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Daughters of Jewish Mom Killed in Metro North Crash To Speak Out For the First Time

For the first time, the daughters of train crash mom Ellen Brody, who was killed when her SUV was struck in February’s gruesome Metro-North tragedy, are speaking out.

In a preview of their interview with Matt Lauer, they describe the night their dad came home, hours after the collision that also killed five men in the first car of the commuter rail, and delivered the heartbreaking news.

The three brave young women, Danielle, Julia and Alexa Brody,sit side-by-side in the Edgemont, N.Y. home their mom and writer husband Alan raised them in.

“He drives home and we see, like, two police cars right behind his car,” one of the three says.

“When he came in, he was like, ‘She’s gone.’”

A second sister says they were devastated and clung together for support.

“I remember that night we all slept together,” she tells Lauer. “It was hard.”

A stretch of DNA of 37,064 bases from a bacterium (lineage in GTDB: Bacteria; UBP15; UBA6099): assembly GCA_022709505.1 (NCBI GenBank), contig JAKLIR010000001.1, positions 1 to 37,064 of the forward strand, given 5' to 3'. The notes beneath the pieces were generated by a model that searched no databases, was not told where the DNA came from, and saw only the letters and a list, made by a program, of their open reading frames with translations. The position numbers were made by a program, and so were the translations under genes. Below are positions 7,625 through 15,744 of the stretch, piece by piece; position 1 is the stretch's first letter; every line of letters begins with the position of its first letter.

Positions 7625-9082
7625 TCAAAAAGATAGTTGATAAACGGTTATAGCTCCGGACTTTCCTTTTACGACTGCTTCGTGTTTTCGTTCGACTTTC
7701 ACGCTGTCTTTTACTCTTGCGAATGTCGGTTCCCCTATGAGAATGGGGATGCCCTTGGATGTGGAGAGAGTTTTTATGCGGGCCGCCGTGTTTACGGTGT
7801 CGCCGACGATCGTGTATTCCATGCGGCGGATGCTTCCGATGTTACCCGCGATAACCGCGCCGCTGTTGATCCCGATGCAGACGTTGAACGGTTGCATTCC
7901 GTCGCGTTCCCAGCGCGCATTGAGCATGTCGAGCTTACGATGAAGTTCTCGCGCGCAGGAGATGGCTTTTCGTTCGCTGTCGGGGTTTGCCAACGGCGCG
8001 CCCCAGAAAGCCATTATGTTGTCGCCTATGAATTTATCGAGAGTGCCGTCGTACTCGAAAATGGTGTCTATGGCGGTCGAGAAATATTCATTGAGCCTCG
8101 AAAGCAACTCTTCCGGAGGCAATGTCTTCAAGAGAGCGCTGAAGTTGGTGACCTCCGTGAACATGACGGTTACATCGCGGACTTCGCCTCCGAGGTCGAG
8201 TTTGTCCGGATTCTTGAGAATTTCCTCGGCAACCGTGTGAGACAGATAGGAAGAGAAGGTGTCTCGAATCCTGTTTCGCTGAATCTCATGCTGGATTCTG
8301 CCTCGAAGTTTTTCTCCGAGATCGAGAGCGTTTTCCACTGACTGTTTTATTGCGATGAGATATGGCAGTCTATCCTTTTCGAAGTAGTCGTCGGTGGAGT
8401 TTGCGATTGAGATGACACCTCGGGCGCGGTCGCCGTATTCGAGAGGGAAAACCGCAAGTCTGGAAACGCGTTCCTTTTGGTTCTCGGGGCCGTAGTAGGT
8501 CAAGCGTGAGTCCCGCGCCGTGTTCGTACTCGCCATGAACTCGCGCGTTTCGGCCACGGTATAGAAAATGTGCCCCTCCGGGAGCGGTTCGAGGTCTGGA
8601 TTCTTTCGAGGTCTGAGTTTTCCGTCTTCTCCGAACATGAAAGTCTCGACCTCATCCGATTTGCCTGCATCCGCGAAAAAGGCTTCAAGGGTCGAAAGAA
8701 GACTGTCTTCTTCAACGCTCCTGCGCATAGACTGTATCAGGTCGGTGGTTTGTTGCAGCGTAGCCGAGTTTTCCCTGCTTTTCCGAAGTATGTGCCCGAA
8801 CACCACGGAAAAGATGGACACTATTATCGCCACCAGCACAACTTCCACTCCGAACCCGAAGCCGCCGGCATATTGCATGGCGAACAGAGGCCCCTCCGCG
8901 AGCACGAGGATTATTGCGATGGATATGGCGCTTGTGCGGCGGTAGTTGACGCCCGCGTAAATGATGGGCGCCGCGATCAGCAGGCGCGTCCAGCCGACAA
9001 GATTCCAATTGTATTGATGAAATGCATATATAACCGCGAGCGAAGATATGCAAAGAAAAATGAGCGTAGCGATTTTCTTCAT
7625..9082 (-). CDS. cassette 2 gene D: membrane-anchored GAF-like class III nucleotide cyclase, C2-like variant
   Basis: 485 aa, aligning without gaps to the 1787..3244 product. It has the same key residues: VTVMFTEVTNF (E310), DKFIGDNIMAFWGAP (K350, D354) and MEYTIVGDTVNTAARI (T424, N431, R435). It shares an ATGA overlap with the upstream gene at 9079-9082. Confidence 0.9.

The full interview runs Tuesday, March 31 on NBC News’ Today.

Brody was behind the wheel of her new Mercedes SUV when it inexplicably got struck by a railroad gate as it descended in Valhalla, N.Y., in Westchester County. Several witnesses have said she had plenty of time to back up or get off the tracks but failed to move.

Alan Brody, at his wife’s funeral, suggested she got confused that tragic night and was not familiar with the crossing.

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He lamented that he couldn’t somehow rescue her that horrible night.

“I always tried to be there for her,” the author and journalist said at the service inside the 49-year-old woman’s beloved Chabad of the Rivertowns synagogue in Dobbs Ferry.

“I generally succeeded, but on that night, I wanted to be her superhero,” he said, according to The New York Post.

“Only God knows why I couldn’t be there to save her.”

Ellen Brody was heading home from her job in a jewelry store in Chappaqua when the collision happened.

She would have turned 50 today (Fri., March 27). Last night, at the Cutting Room in Manhattan, hundreds attended The Farewell to Ellen Memorial Concert in her honor.

Her husband wrote on the invite: “This is a moment to comprehend the tragedy that took Ellen and many others from us.”

Follow John A. Oswald on Twitter at @nyc_oz.


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